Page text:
2010-03-25 / Local & State

Mountain View House Tax Appeal Denied

Letter sent to judge regarding 2010 county audit
By Chanin Rotz-Mountz STAFF WRITER

As part of the county Tax Appeals Board, the Fulton County commissioners opted to deny a tax appeal this week concerning Mountain View House, a Housing and Urban Development (HUD) property.

Located along Lions Park Drive in McConnellsburg, Mountain View House offers housing to low-income, elderly residents through a total of 17 units.

The facility, according to county tax records, was initially placed on the county tax rolls during the year 2006 as tax exempt. In October 2009 the property was placed on the list as a taxable property with an assessed value of $433,160. The new assessment is slated to generate real estate income on several different levels, including $11,196.10 for the Central Fulton School District; $4,331.60 for Fulton County; and $216.58 for Todd Township.

At the time of the initial appeal on February 23, the commissioners learned from Homes For America Chief Asset Manager Doug Smith and Bert Hahn, assistant manager, the building should be considered as having zero value on the sales market due to deed restrictions that require the building to serve the public for a period of 35 years. As a result, Smith and Hahn requested the facility be returned to tax-exempt status or at the very minimum have the county accept a payment in lieu of taxes (PILOT).

In a newly penned letter to the commissioners, county solicitor Stanley Kerlin stated that following the tax appeal hearing, he did not receive the company’s annual budget as promised. Kerlin also cited various case law and noted the 202 program is supplemented by HUD. Therefore, taxes should be incorporated into the company’s annual budget as a cost of operations to be reimbursed by the federal government.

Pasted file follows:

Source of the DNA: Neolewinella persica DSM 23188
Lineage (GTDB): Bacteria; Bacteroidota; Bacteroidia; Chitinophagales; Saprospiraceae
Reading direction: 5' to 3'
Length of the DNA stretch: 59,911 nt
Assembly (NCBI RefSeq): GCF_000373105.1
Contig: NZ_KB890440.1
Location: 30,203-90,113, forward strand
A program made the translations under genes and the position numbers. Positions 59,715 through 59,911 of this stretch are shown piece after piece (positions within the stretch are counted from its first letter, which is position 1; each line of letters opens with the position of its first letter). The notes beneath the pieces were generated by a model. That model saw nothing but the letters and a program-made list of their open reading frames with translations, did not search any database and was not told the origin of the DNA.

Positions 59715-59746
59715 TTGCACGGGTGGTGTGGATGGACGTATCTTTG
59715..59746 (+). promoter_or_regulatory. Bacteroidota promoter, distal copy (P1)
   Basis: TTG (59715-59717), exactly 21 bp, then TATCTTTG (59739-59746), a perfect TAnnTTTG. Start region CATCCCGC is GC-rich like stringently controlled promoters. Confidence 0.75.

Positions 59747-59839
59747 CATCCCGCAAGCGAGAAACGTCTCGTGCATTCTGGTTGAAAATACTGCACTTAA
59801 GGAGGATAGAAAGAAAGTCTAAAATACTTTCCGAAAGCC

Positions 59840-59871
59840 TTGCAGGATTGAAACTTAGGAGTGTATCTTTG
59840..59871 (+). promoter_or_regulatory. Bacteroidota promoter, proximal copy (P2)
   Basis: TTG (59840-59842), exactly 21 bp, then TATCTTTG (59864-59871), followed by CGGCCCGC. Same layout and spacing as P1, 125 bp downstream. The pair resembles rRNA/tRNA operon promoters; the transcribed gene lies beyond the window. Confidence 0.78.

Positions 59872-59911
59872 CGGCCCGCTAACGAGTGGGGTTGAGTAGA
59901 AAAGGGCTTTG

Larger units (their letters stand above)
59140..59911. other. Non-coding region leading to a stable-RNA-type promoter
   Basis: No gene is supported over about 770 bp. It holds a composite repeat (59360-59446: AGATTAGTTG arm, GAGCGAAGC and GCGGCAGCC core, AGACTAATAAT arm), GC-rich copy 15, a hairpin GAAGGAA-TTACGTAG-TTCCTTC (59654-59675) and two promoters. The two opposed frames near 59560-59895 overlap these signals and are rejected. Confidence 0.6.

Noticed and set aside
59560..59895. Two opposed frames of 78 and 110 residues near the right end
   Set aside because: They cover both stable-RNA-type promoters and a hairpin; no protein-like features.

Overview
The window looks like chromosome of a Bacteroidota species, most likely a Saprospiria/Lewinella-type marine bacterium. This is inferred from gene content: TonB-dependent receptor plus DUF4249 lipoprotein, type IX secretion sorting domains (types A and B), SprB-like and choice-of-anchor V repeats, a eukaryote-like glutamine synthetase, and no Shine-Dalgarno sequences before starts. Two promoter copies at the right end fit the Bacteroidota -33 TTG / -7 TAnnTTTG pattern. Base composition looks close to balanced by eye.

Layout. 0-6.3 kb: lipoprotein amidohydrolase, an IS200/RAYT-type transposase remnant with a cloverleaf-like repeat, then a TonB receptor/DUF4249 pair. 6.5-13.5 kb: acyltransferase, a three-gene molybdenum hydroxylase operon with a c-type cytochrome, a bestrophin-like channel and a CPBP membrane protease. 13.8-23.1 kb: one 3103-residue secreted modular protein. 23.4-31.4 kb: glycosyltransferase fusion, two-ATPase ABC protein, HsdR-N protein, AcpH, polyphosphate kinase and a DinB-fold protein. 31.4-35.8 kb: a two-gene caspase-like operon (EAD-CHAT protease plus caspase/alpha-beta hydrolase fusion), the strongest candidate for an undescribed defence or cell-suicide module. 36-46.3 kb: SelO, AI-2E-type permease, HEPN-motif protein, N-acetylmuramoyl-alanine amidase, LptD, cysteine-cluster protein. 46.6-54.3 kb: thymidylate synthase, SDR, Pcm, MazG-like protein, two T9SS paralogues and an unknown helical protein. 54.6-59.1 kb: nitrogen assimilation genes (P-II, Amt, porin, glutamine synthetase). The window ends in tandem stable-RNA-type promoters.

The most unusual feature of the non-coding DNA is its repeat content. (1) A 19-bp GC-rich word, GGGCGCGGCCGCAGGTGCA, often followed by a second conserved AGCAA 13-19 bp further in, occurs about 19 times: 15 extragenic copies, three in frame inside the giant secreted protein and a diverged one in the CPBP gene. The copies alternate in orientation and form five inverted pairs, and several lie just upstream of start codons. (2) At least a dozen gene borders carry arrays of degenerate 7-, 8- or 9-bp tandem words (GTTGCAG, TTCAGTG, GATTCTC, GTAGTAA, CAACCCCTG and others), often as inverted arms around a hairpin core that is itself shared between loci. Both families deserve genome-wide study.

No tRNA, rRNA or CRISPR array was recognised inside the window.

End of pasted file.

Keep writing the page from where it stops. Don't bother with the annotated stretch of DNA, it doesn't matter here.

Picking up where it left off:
In following Kerlin’s recommendation, commissioners Bonnie Mellott Keefer and David Hoover II unanimously agreed to deny the appeal, thereby leaving the property on the county’s list of taxable properties.

The commissioners also reviewed a letter to be sent to President Judge Douglas Herman of the Fulton/Franklin County Court of Common Pleas from county auditors Phyllis Bard, Rebecca Kendall and Kimberley Seiders. The trio of auditors noted in the letter that the county has taken steps to computerize many documents and have changed their accounting system to an accrual method. As a result, the county’s books would not be closed until June 30 instead of April 1. Due to the later closing date, the auditors requested a time extension to November 30 to complete and submit the necessary Department of Community and Economic Development report.

The commissioners reviewed a snowplowing bill submitted to the county by Larry Shoemaker for the removal of snow at the office of Magisterial District Judge Carol Jean Johnson.

A 20-day extension was granted to Rockwell Construction and Stouffer Mechanical Contractors for the completion of construction work associated with phase one of the renovation project.

A proposal submitted to the county by Triangle Fire Protection was approved by the commissioners for the repair of the courthouse sprinkler system. The repairs have been calculated at $1,330.

County projects coordinator Karen Hann shared with the commissioners that she will be obtaining proposals for engineering services in conjunction with the Community Development Block Grant (CDBG) program. On the heels of the announcement, the group also reviewed handicapped accessibility concerns at 122 West Market Street as well as various projects ranging from the Route 16 turning lane project in front of JLG Industries to handicapped parking at the Fulton County Food Basket.

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